Water In Traditional Chinese Medicine

In Chinese Taoist thought, water is representative of intelligence, wisdom, flexibility, softness, stamina and endurance. In the same way, water can be fluid and weak, but can also wield great power when it floods and overwhelms the land.


In Traditional Chinese Medicine (TCM) each season belongs to a particular element and has unique characteristics. Water is associated with winter and it is the best season to slow down and conserve energy. According to TCM entering the “winter hibernation” it’s essential to replenish vital resources that have been used throughout the year.


It is still winter season so are just right on time to share ancient wisdom with you! In this article we will be talking about the role of water in the theory of Traditional Chinese Medicine, as well as its outlook on hydration and maintaining your body in balance throughout the year.



Five elements


First of all we should introduce you to the concept of “five elements”. The ancient Chinese philosophers looked to the natural world in order find a way of describing the general principles of the universe. They discovered that pretty much anything in the world could be broken down into five energy types, which they called the Five Elements: Wood, Fire, Earth, Metal, and Water.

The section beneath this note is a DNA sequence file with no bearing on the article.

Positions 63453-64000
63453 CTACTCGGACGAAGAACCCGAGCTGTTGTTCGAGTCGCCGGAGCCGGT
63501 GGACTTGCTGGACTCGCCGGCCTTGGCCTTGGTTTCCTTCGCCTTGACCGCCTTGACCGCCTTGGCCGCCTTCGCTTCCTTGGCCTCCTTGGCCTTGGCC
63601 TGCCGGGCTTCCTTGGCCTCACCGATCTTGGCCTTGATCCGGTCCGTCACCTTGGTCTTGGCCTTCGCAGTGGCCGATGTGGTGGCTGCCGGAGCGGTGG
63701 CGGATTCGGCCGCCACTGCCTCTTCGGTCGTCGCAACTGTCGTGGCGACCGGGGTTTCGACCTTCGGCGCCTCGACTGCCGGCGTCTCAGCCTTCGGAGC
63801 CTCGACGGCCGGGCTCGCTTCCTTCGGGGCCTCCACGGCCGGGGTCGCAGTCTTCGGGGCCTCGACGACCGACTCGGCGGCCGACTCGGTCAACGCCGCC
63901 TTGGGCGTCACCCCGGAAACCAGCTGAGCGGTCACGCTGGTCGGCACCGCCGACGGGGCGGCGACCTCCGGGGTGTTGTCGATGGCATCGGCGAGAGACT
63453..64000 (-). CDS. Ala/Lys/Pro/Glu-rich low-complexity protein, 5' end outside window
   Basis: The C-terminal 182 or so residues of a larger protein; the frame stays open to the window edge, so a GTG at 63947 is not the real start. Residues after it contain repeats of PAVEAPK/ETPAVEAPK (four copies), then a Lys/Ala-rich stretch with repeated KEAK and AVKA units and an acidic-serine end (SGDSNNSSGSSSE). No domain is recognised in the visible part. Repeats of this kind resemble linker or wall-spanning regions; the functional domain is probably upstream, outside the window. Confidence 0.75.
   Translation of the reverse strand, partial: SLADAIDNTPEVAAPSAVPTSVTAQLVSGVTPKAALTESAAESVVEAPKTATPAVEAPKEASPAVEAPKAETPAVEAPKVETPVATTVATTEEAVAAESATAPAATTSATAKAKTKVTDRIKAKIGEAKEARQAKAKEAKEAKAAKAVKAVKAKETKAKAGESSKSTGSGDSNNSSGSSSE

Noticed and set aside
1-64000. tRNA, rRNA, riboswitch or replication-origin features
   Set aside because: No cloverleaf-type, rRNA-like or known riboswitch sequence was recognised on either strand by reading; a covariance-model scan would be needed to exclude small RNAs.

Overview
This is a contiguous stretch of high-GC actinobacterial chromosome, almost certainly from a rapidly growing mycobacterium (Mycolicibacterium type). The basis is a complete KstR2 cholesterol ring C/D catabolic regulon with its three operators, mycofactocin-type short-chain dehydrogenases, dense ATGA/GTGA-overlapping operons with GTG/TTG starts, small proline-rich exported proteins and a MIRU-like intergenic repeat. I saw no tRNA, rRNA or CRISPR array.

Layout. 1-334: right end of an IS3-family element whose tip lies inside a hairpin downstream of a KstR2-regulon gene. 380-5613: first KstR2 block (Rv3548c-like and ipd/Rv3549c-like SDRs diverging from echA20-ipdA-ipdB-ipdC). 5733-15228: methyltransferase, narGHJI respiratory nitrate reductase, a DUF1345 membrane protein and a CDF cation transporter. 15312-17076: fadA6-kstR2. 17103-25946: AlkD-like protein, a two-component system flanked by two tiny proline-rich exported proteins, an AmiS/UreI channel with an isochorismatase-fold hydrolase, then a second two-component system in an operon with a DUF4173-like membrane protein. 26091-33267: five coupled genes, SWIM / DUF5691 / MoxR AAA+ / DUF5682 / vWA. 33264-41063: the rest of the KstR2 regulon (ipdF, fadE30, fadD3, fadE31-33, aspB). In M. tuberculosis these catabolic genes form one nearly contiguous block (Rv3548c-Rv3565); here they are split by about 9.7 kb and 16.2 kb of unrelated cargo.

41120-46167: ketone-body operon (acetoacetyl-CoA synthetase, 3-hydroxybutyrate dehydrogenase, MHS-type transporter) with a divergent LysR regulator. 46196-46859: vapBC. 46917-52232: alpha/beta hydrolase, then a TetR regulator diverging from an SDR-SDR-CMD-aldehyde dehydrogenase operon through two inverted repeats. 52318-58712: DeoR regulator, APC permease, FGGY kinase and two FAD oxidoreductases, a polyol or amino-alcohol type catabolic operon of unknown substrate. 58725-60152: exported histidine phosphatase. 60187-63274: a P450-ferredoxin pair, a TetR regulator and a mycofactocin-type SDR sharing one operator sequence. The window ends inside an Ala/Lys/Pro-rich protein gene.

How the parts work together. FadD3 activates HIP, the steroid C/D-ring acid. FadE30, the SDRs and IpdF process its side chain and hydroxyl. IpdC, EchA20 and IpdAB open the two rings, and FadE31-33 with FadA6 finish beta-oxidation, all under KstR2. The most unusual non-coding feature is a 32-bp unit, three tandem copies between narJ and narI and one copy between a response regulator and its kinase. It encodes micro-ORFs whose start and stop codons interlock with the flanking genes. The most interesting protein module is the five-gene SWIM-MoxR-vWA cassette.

It is important to note that each element is not only related to a season but it has attributes such as emotion, color and organ. According to TCM, winter is ruled by the water element, as it stores much of people’s reserves of energy which also explains why rest is so crucial in the winter. This time of year, over-work and lack of sleep easily deplete the water element and the kidneys.



Black, blue and grey colors

Represent water

In traditional Chinese medicine (TCM), emotions are considered expressions of energy. All emotions are considered to be normal and healthy, it is only when they become extreme or uncontrollable that they can open the door to disease. TCM believes them to be the major internal cause of disease within the body. TCM recognizes five basic feelings that are each associated with a corresponding element: the emotion associated with the water element is fear.


Emotions in TCM have slightly different meanings than their Western interpretations. In TCM fear is considered a normal and at times inevitable emotion. However, if it becomes chronic, or settles as a deep anxiety, the kidneys can be affected. The kidney’s ability to hold Qi may be impaired, and involuntary urination can also occur.


Elements are also associated with a corresponding body organ: water is associated with the kidneys and bladder. The Kidneys are the source of all the Yin and Yang energy in the body, they govern the endocrine system, receive air from the lungs and store essence. Dysfunction of the Kidneys leads to deficiencies of Yin or Yang. The Bladder stores and removes fluid from the body. Imbalance of the Bladder leads to frequent or uncontrolled urination.



Which element are you?